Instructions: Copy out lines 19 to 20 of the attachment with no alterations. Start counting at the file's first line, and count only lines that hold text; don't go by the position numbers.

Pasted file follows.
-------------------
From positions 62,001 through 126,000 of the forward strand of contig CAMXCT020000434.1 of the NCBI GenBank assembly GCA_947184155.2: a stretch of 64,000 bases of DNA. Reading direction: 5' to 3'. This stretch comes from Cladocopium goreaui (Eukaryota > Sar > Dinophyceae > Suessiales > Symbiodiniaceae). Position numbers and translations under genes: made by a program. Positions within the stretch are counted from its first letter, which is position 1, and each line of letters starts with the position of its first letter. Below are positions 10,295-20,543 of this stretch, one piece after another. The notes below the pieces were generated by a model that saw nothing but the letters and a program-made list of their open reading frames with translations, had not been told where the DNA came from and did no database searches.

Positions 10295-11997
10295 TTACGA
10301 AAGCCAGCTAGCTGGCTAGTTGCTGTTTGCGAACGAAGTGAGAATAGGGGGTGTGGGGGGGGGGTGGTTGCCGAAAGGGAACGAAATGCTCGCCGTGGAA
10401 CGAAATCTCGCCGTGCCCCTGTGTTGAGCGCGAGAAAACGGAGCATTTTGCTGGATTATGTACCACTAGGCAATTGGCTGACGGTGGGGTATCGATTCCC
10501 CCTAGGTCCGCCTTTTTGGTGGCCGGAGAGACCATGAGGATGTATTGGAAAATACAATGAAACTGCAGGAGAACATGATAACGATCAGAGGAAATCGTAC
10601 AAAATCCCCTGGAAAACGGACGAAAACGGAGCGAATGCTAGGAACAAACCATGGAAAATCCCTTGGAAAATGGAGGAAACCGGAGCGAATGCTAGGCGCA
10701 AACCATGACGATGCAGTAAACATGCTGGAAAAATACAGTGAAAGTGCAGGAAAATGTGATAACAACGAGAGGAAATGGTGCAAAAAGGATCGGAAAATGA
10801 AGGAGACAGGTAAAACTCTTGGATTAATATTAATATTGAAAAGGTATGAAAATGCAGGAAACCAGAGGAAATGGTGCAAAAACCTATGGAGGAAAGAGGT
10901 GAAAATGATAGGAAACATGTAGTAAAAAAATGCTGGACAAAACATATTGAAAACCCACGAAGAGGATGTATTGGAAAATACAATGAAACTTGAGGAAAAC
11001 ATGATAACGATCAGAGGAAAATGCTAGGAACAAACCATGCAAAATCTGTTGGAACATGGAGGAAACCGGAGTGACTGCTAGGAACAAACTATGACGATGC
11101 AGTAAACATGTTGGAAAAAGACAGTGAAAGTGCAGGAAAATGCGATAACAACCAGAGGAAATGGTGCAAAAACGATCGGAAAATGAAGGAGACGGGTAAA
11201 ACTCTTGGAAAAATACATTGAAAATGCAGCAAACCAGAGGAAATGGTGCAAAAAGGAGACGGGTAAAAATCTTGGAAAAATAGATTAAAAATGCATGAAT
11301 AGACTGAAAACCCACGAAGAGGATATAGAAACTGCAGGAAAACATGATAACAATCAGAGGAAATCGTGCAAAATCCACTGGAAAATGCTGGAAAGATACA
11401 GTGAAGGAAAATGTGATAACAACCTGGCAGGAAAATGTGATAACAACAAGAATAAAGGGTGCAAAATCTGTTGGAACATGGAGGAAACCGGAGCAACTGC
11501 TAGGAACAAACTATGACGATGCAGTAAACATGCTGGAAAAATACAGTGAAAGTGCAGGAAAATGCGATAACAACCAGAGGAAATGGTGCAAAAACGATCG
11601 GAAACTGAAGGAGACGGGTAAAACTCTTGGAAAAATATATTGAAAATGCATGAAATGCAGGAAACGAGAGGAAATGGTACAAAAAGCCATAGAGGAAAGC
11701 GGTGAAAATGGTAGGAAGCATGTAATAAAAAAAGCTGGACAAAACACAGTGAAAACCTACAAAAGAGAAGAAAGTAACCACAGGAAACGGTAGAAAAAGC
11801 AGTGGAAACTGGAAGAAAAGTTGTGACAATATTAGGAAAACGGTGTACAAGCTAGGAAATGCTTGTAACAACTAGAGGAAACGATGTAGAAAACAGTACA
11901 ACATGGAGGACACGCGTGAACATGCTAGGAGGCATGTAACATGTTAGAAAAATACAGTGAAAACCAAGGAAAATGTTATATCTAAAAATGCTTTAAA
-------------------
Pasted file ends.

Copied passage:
11801 AGTGGAAACTGGAAGAAAAGTTGTGACAATATTAGGAAAACGGTGTACAAGCTAGGAAATGCTTGTAACAACTAGAGGAAACGATGTAGAAAACAGTACA
11901 ACATGGAGGACACGCGTGAACATGCTAGGAGGCATGTAACATGTTAGAAAAATACAGTGAAAACCAAGGAAAATGTTATATCTAAAAATGCTTTAAA